Patients await Zuckerberg hospital's new policy to combat balance billing

Some Zuckerberg San Francisco General Hospital patients are facing uncertainty about their outstanding out-of-pocket costs as the hospital prepares to reveal details of a new billing policy, Vox reported.

Zuckerberg San Francisco General — renamed after Facebook founder Mark Zuckerberg and his wife Priscilla Chan, MD, donated $75 million to the hospital — is San Francisco's largest public hospital and houses a level 1 trauma center.

Although the hospital primarily treats Medicare, Medicaid and uninsured patients, it has been in the news since a recent Vox report revealed the hospital is out of network with all private health plans, which can leave patients with massive bills.

After the report, the hospital announced Feb. 1 that it is temporarily halting balance billing as it finalizes a plan to address billing issues in the long term.

Balance billing occurs when privately insured patients receive trauma or emergency services from an out-of-network provider and are billed for the balance after the insurance company pays its portion.

For 90 days, the hospital agreed it would not initiate or continue balance billing.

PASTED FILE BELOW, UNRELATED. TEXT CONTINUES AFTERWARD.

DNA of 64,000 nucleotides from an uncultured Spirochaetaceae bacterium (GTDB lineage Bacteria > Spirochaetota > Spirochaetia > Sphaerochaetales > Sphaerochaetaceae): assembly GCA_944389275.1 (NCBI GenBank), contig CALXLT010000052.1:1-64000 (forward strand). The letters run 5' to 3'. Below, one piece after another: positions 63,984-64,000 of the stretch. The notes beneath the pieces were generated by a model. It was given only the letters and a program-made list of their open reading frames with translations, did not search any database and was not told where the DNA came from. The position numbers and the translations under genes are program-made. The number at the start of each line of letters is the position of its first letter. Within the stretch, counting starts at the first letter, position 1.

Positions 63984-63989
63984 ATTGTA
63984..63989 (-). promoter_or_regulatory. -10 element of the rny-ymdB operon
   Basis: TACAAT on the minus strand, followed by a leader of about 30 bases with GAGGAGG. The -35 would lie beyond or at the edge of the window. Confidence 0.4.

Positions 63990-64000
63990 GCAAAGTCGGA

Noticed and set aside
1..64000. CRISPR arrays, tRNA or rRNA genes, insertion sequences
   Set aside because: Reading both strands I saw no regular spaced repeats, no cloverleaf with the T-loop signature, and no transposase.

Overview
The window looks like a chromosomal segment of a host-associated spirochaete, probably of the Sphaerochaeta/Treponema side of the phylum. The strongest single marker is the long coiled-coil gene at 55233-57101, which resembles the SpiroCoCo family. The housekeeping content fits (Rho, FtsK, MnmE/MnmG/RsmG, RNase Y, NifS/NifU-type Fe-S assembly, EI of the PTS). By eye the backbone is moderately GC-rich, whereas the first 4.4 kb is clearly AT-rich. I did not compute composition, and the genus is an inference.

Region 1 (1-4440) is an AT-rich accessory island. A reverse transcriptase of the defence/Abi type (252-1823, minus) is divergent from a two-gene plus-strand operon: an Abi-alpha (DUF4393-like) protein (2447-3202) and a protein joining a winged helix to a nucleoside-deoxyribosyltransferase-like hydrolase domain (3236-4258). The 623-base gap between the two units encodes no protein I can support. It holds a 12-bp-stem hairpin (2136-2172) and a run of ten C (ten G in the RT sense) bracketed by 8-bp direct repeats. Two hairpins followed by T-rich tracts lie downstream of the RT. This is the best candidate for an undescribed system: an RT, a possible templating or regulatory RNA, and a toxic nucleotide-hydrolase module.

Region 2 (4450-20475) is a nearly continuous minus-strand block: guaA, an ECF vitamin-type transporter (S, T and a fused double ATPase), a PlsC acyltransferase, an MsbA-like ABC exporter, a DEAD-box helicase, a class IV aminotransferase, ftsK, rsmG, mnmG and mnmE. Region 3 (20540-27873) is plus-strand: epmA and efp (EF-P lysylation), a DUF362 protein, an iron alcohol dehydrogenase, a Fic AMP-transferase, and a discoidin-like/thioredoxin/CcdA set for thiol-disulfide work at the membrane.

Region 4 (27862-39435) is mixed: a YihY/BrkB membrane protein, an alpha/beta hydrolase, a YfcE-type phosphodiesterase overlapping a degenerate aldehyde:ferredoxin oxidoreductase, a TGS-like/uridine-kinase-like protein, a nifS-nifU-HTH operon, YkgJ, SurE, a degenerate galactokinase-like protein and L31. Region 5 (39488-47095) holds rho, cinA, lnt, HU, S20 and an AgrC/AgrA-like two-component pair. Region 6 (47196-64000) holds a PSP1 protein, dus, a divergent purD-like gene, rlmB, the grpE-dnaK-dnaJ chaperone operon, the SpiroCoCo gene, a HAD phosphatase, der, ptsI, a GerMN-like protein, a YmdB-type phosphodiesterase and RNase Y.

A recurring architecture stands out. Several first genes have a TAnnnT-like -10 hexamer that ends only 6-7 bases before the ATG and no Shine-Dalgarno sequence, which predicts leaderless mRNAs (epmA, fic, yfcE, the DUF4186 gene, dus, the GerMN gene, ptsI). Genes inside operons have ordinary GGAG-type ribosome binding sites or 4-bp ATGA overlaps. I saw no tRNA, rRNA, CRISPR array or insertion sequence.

"We will hold these patients' bills and then follow the new [long-term] policy once it is in place," hospital spokesperson Brent Andrew told Becker's earlier this month. "We will continue to bill insurance companies for services during this time."

The hospital plans to reveal details of a new billing policy on Feb. 21, the same day as a San Francisco Board of Supervisors hearing on the hospital's billing practices, Vox reports.

But for now, the report states, some patients with outstanding bills — some as high as $10,400 — are uncertain about the amount they'll ultimately owe, or how the debt will affect their credit.

Vox reached out to Zuckerberg San Francisco General Hospital spokesperson Rachael Kagan for more clarity on the matter and was told the new temporary pause in billing applies to balances that have entered collection.

When the publication asked about patients who had not been notified of the new policy, Ms. Kagan said: "We are working individually with patients and insurance companies that have disputed bills. We have announced the temporary halt and encourage any patient with a question to call us."


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Washington state hospital's finances spark concern in audit


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